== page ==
This module investigates the context of a volatile, uncertain, complex and ambiguous world which defines the pace and scale of change organizations face, looks specifically at technology and the ‘tech-shift’ which has resulted in a proliferation of tech-centric working methods, highlights the threats facing organizations from disruptors who take advantage of the opportunities arising from change and technological advances to challenge existing markets, and looks at the concept of a delta or ‘threat gap’ and define how an organization can use this to create better value.
The objectives of this course are to provide you with and understanding of:
- The impact of technology
- The nature of change in a volatile, uncertain, complex and ambiguous world
- The technology shift and tech-centric activities
- Disruptors – who they are and what they do
- Identifying and managing the delta
- The meaning of ‘value’
The target audience for the AgileSHIFT qualification is any employee of an organization that intends to adopt AgileSHIFT. This includes people who will become champions of the new working practice and employees from any part of the business who will contribute to the incremental improvements that will make up the wider change the organization requires.
There are no specific prerequisites to study the AgileSHIFT course or for entry to the examination.
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OK, a nice easy one to start with – what have all these things got in common?
What did you think? We’ll you probably worked out that they’re all related to technology; but did you know that they’ve only been with us since 2010?
This just shows how quickly technology is now developing in pretty much every field.
The pace is difficult for most of us to keep up with, and, not surprisingly, technology is the biggest change faced by many organizations. The things we’ve seen – like globalization, economic growth and environmental change wouldn’t have been possible without technological advances.
But organizations need to be aware of the challenges and opportunities that these changes create.
Customers can now buy online, 24 hours a day. And they know everything – they can find out about competitor’s products, get advice from social networks and thought leaders, and share their experiences through social media. And they can do all of this through their phone.
And technology helps organizations. Online data gathering and analysis lets them respond to their customers and predict future needs – think about how many websites now suggest products we might like based on the products we’ve been looking at. This helps them develop closer relationships with their customers and generate greater loyalty.
But, on the flipside, organizations are more vulnerable to negative publicity – almost immediately – and it’s very easy for customers to shop around for the best deals.
The technology shift
The increasing influence of technology is known as the ‘tech-shift’ which moves through three distinct, although overlapping, stages – tech-supported, tech-enabled and tech-centric.
Tech-supported activities used to be manual but can now be supported by computers. Think of a sales order that’s written down during a call and then added to an online database so it can be fulfilled and accounted for.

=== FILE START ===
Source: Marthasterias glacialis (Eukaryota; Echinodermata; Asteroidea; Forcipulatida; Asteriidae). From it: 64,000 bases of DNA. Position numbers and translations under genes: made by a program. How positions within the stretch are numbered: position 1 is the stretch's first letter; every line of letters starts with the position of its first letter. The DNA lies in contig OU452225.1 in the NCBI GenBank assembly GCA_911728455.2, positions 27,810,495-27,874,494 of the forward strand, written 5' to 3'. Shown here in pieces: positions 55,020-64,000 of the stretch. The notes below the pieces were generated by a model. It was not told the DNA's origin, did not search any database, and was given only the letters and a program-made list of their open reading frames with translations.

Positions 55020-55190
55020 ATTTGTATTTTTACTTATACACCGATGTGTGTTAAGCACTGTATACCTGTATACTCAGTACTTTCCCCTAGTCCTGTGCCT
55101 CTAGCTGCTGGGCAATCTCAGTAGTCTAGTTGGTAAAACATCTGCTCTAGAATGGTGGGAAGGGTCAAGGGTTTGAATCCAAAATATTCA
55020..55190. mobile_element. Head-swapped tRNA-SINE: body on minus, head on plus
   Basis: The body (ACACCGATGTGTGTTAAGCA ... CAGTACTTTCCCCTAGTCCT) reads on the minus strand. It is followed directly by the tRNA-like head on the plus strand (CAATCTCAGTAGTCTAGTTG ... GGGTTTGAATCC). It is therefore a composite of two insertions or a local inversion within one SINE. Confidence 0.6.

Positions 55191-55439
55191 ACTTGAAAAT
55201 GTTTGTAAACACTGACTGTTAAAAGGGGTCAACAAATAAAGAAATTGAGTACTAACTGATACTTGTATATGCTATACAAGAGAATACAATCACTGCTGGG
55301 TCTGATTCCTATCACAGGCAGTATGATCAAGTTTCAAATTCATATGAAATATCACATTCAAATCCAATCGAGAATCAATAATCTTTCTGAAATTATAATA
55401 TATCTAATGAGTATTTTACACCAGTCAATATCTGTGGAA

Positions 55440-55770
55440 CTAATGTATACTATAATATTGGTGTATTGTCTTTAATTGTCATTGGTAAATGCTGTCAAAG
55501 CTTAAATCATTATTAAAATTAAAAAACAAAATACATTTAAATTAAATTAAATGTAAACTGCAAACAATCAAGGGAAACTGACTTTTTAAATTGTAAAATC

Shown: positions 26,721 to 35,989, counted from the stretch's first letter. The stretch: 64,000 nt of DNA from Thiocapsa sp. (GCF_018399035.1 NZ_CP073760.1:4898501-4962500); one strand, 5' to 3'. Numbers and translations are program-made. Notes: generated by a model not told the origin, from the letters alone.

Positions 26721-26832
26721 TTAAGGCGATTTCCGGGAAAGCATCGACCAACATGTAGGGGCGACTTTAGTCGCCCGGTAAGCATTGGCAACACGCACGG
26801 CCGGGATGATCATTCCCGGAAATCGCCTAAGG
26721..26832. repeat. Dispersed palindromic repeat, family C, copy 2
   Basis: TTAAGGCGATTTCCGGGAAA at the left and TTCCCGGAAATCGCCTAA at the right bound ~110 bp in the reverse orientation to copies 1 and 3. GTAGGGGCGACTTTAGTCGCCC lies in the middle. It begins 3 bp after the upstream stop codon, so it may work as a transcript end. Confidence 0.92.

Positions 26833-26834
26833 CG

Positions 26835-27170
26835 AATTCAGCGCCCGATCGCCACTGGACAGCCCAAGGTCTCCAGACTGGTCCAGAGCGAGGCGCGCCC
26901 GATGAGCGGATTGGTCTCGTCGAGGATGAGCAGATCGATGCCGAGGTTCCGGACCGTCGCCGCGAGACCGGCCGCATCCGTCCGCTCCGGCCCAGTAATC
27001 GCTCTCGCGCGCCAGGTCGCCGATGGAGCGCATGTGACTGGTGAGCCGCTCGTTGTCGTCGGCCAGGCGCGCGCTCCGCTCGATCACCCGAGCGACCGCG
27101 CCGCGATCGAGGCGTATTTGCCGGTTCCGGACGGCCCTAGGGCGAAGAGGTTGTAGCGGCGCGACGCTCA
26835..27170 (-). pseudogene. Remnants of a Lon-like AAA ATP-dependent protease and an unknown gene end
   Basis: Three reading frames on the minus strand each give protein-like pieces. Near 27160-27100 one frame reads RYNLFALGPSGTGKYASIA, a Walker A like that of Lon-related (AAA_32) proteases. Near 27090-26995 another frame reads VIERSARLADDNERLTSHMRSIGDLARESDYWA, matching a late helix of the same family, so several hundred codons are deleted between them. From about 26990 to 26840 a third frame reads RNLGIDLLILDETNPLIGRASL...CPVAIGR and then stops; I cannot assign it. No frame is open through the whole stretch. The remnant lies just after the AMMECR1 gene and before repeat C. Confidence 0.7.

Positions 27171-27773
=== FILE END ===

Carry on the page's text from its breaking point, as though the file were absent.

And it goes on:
Tech-enabled activities are improved by automation. In our sales example, the order is entered through an online web form, either by the salesperson or the customer. Then it’s automatically stored in the database so it can be fulfilled.
And then tech-centric activities, which wouldn’t exist without technology. In our example, this means the customer ordering online which automatically starts the order fulfilment process and takes payment for the goods, whilst at the same time updating the accounts ledger, and collecting customer and transaction data.
You can probably think of things that your organization does which fall into each of these categories.
Critically, tech-centric activities don’t need human interaction and are enabled by new technologies like blockchain and artificial intelligence.
Organizations must appreciate the impact of new technologies and the ‘tech-shift’. In a VUCA world, this creates opportunities and threats – opportunities that other disruptive organizations take to give them competitive advantage.
Before you move on, why not try the Use of technology reflective activity to help you think about how tech-centric your organization is.
You’ll also find some useful case studies and examples in the Making it Real guide.
Tony has over 20 years’ experience in Business Development, Business Change, Consulting, and Project/Program Management working with public, private, and third sector organizations.
He has helped organizations to design and create processes and procedures to align ways of working with corporate strategy. A highly motivated and detailed solution provider, utilizing a wide range of methods and frameworks to provide structure whilst promoting creativity and innovation.
As a confident and self-motivated professional with excellent communication skills, Tony is able to bring people together and get them working as a team quickly.
Tony is an Agile and Scrum trainer with a vast knowledge spanning IT Systems, Business Change, Program and Project Management. With excellent presentation skills and a solid background, he ensures that all clients gain maximum benefit from his training. He has successfully guided those new to the industry through their initial training, helped experienced staff as they progress in their careers, and worked at the director level advising on best use and practice, as well as tailoring courses to fulfil the exact needs of clients.